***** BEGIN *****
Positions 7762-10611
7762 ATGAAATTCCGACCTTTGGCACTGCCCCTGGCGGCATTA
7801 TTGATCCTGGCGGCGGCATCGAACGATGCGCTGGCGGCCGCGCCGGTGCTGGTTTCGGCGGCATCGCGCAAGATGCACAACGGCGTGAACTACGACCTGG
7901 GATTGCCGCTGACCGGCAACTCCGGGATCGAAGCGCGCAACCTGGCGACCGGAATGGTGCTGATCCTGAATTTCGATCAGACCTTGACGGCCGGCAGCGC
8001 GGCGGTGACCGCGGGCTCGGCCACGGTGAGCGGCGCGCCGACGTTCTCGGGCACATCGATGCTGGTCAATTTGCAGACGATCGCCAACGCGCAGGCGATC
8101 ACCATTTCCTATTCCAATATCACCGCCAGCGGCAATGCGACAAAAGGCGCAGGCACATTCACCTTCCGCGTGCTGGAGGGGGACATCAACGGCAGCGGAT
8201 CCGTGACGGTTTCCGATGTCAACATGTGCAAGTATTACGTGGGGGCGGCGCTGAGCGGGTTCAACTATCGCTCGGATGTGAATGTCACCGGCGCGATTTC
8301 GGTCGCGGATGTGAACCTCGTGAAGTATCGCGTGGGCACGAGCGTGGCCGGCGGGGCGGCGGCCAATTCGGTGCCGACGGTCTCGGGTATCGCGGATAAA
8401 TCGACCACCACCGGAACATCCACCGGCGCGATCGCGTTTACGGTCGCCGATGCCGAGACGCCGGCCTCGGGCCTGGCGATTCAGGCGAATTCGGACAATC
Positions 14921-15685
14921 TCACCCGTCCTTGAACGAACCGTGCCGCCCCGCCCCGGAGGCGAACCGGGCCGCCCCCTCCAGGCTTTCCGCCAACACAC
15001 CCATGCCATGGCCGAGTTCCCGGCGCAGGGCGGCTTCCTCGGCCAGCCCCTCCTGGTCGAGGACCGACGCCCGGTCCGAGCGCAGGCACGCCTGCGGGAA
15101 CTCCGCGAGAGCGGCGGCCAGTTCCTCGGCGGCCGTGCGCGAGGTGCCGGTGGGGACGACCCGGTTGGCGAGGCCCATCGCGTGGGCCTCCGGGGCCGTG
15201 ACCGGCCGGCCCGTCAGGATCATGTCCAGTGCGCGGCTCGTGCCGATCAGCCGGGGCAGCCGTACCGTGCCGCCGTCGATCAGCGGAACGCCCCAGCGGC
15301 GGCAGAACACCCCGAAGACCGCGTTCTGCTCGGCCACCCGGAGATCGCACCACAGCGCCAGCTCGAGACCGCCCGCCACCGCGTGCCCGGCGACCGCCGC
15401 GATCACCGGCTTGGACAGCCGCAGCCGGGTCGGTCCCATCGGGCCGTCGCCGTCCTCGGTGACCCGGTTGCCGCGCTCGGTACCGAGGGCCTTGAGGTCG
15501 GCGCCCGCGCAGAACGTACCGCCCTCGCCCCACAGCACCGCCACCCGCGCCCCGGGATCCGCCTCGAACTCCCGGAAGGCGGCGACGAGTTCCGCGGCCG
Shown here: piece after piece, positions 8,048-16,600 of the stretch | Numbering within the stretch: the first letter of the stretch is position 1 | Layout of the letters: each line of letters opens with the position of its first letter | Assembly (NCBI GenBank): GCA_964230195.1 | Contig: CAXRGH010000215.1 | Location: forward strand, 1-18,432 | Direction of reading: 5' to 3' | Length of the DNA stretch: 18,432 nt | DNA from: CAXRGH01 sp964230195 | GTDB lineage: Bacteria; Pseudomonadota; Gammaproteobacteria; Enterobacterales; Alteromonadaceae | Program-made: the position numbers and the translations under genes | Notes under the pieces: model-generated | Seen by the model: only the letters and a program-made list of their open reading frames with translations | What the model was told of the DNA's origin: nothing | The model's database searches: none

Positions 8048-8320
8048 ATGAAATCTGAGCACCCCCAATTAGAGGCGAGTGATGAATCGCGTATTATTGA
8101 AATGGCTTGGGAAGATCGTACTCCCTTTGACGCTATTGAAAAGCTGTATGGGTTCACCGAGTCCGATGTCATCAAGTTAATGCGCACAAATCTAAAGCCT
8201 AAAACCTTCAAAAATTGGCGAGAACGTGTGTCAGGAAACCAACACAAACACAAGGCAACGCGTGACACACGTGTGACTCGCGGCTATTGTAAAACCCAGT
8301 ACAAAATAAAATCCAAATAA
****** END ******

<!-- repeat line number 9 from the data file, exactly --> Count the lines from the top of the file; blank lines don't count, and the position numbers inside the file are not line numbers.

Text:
8401 TCGACCACCACCGGAACATCCACCGGCGCGATCGCGTTTACGGTCGCCGATGCCGAGACGCCGGCCTCGGGCCTGGCGATTCAGGCGAATTCGGACAATC